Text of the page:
From the planning and design of Central Park in New York City to George Kessler’s landmark 1893 plan for Kansas City, parks and open space have come to be an integral part of planning.
From the development of Central Park in New York City to George Kessler's pioneering parks plan for Kansas at the end of the 19th century, parks and open space have played an increasingly importance role in planning. These articles deal with topics ranging from greenways to land conservation.
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Over 2.5 million Americans are expected to die this year. Yet planners and planning commissions too often fail to give serious attention to cemetery needs. A look at the role of cemeteries in our communities, and issues that come up in planning for them.
Our Winter and Spring 2006 issues featured 25 bright ideas on a wide range of topics — ranging from walkable neighborhoods to meeting workforce housing needs, from commissioners “on tour” to how art can transform a street.
How do we build a “sense of community”? That’s a question many planning commissioners ask. Long-time planner and Planning Comm’rs Journal columnist Greg Dale offers his thoughts
Amy Souza reports on the often controversial issue of dog park siting, and the environmental and planning concerns frequently raised.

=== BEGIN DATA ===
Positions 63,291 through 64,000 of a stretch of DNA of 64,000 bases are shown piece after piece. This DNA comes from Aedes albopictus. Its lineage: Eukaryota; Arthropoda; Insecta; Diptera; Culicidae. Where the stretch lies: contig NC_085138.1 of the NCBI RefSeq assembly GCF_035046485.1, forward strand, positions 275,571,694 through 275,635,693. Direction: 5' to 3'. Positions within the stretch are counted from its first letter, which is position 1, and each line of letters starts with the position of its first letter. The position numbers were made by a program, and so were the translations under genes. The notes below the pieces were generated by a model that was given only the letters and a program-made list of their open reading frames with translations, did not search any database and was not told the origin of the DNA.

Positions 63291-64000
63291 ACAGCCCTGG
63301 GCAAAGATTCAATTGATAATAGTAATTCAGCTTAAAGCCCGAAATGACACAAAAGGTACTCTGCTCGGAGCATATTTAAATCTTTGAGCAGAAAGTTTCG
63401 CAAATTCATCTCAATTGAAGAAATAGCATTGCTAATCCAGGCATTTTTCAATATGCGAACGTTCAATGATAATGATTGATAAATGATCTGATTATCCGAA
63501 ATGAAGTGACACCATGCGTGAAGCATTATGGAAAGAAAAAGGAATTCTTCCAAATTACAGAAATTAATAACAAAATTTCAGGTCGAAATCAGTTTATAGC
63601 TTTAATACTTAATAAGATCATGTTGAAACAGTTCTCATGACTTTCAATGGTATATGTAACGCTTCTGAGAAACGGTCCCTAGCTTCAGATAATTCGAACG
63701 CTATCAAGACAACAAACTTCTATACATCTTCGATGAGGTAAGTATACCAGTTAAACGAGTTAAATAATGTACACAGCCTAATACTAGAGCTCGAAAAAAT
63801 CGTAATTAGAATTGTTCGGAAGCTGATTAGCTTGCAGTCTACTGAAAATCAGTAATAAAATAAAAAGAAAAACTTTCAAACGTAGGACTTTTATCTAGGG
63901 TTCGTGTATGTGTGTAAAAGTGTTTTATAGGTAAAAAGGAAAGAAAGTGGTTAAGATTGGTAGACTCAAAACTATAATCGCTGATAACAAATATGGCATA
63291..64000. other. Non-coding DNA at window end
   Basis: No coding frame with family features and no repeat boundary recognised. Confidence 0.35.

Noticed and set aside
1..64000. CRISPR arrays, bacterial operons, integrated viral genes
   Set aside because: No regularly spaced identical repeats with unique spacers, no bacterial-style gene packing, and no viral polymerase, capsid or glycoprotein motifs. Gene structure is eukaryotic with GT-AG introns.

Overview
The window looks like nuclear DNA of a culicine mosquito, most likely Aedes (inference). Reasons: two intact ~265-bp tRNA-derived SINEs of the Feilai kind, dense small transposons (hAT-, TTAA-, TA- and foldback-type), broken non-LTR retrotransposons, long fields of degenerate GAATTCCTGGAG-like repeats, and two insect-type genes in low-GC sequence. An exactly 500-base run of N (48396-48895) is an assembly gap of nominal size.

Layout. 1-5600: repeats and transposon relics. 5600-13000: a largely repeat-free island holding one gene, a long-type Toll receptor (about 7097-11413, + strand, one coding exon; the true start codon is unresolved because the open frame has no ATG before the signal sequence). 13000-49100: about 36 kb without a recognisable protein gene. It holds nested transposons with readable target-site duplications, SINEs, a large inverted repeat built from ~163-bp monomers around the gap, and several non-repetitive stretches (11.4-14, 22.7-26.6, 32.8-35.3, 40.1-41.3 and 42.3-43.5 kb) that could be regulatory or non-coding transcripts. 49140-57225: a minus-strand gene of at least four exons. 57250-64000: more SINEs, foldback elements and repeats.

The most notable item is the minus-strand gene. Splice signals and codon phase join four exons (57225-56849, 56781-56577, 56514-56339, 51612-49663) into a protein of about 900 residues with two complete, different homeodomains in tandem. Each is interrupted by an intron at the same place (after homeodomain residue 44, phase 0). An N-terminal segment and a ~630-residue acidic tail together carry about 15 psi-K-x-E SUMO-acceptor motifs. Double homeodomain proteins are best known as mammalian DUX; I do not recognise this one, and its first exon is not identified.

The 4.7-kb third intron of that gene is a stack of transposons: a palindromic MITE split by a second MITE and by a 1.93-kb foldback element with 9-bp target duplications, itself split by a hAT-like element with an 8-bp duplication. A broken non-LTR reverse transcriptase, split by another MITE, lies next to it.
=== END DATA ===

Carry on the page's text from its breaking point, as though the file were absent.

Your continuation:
An introduction to purchase of development rights (PDR) programs: how they work, what they can accomplish, and questions that often come up.
Too often planning commission and neighborhood involvement comes only after costly subdivision drawings have already been prepared. Randall Arendt on three key steps in shifting to a more proactive review process.
Kathleen Madden of Project for Public Spaces discusses “placemaking” and the role of the community in creating vibrant public spaces.
Your town, city, or county undoubtedly has an infrastructure plan dealing with water, sewer, roads, and utilities — the gray infrastructure. But has it planned as well for green infrastructure, such as trails, greenways, river corridors, and bike paths?
Noted conservation planner Randall Arendt offers a framework for subdivision review that encourages the preservation of open space and natural areas, while enhancing the market value of development.
Transfer of development rights offers communities a way of saving environmentally sensitive areas, farmlands, historic landmarks, and other important resources. A look at how TDR programs work, and what makes some more successful than others.
People care about trees, and not just because they’re pleasant to look at look and provide cooling shade. Trees also increase property values and can help boost a community’s economic development.
How the Project for Public Spaces works to reinvigorate neighborhoods and downtowns.